Table of Contents
•The Australian healthcare information technology (IT) market is expected to grow at a compound annual growth rate (CAGR) of x % between 2013 and 2020, reaching an estimated market value of $ x billion by 2020.
•Australian governments as well as healthcare providers are enthusiastic about investing in technology, but want to ensure that technology investments lead to improvements in care quality and efficiency, rather than becoming a burden for clinicians.
•The majority of healthcare IT spending is concentrated on mid- to large-sized hospitals, primarily in the public sector, involving replacing legacy solutions with more advanced systems.
•New South Wales, Victoria, and Queensland have traditionally been the highest spenders on health technology, and this trend is expected to continue over the next five years.
Scope and Segmentation
•Healthcare information technology covers a plethora of systems and solutions that have a common end goal—to improve the quality of healthcare while reducing cost. For the purpose of this report, the healthcare IT market consists of software, solutions, and maintenance services but does not include hardware.
•Examples of healthcare IT solutions in scope are hospital information systems (HIS), including revenue management, financial management, human resource management, customer relationship management, knowledge management, and supply chain management systems; clinical applications, including laboratory information systems (LIS), radiology information systems (RIS), picture archiving, and communication systems (PACS); and electronic medical records (EMR), electronic health records (EHR), computerized physician order entry (CPOE), clinical decision support (CDSS), and patient portals.
•Healthcare providers include primary care centres, general practitioners (GPs), secondary care centers, mental institutions, and tertiary hospitals.
•Market scope does not include software and solutions used by pharmacies and insurance organizations.
Key Takeaway: Shifts in the demographic profile have had a profound impact on the healthcare system in Australia.
Demographic Challenges in Australia
•Between 1994 and 2014, the proportion of people above 65 years of age in Australia increased from x % to x %. However, the working age population percentage (those between 15 and 64) remained fairly constant during the same period.
•The aging population in Australia presents an economic burden because it will negatively impact labor productivity and labor participation in the next three decades. It will further add costs in the form of increased healthcare spending, aged care and pensions.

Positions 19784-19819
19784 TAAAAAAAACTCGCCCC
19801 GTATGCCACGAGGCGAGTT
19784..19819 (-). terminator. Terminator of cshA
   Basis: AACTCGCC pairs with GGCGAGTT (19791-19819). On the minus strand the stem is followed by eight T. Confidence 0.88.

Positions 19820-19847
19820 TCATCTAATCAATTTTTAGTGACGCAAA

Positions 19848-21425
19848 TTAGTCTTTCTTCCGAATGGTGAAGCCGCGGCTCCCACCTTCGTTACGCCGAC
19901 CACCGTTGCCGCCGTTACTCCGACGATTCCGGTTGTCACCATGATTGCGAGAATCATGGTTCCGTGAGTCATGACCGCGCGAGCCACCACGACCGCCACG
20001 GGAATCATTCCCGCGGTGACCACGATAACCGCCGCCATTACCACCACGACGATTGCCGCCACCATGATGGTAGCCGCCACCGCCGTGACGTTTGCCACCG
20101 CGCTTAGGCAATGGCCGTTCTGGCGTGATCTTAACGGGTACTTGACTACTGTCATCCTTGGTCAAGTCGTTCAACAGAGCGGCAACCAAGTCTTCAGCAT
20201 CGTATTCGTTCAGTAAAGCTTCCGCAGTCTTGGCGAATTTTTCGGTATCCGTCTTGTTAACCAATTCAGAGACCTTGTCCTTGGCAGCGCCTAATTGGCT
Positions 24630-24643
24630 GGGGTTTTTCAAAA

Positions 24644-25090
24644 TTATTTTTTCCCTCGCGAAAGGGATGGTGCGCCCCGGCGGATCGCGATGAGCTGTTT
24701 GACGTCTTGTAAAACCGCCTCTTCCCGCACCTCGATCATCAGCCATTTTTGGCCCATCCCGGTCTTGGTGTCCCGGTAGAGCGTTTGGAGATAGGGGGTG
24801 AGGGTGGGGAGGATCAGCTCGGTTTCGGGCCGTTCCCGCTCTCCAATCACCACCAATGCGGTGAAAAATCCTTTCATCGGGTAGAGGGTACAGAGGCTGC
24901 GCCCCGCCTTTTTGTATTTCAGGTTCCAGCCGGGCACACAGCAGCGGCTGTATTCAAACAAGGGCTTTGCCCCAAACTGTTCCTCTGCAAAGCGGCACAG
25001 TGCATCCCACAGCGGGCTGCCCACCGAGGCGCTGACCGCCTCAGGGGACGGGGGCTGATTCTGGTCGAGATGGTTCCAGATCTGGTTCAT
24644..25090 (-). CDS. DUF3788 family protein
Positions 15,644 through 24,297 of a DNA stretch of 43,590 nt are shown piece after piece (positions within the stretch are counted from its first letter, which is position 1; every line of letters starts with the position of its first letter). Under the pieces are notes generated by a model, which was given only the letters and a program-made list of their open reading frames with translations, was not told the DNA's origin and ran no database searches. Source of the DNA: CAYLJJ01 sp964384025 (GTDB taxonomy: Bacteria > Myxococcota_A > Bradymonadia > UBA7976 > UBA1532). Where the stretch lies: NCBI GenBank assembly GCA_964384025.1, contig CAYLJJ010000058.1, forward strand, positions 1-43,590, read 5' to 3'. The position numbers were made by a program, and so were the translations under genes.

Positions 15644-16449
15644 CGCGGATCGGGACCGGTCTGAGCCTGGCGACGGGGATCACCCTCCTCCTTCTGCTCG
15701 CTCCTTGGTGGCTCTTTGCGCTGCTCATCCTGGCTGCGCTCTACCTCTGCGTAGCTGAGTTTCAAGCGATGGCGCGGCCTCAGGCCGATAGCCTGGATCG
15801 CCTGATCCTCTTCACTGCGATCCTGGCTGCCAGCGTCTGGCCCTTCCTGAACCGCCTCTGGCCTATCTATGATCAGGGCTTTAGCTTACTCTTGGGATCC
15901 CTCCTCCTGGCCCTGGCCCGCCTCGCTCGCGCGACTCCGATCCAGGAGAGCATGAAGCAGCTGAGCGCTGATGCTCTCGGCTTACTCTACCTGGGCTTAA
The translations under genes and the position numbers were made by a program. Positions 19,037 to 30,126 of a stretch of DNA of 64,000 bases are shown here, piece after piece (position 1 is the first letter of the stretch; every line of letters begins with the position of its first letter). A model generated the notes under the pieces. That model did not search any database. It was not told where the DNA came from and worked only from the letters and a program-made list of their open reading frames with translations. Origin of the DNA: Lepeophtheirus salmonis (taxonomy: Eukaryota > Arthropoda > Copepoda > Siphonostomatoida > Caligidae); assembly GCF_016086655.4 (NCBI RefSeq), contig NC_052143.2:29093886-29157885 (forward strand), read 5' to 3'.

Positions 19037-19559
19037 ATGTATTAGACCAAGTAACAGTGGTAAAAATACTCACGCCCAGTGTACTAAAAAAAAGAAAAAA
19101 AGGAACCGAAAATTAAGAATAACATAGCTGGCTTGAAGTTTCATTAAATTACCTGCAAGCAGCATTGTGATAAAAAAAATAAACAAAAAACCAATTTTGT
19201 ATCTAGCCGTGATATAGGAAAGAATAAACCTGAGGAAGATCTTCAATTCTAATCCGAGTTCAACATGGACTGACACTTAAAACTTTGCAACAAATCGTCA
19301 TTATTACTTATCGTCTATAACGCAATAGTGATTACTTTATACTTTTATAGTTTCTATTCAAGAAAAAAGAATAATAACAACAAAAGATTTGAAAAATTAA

•Incidence of chronic diseases like coronary heart disease (CHD), diabetes, obesity, and chronic obstructive pulmonary disease (COPD) are on the rise with diseases like obesity costing $ x billion annually in 2008 to 2009.
Key Takeaway: Cost of healthcare in Australia is not just an economic concern; it has become a political issue involving introduction of radical policy measures.
Key Takeaway: Healthcare expenditure is funded by the commonwealth and state governments, private insurers, individuals, and other non-government sources through a complex system.
State of Healthcare Expenditure in Australia
•There has been a decline in public healthcare spending in 2012 to 2013, as reported by the Australian Institute of Health and Welfare. Federal government spending experienced a real decrease of x % over the previous year in the same period.
•On the other hand, out-of-pocket spending has increased in the same period, raising many political debates around healthcare funding in the country.
•Capital expenditure includes spending on purchase of and investment into fixed assets, while recurrent expenditure includes spending on wages, salaries, day-to-day operations, purchase of goods and services and utilization of fixed assets.
•Recurrent expenditure accounts for x % of total health expenditure and has been increasing steadily over the past decade. Capital expenditure, which includes investment in technology, has not increased significantly in the past decade.
•New South Wales increased healthcare spending by x % in 2013 while Victoria increased spending by x % in the same year. All other states did not experience a marked difference in healthcare expenditure.
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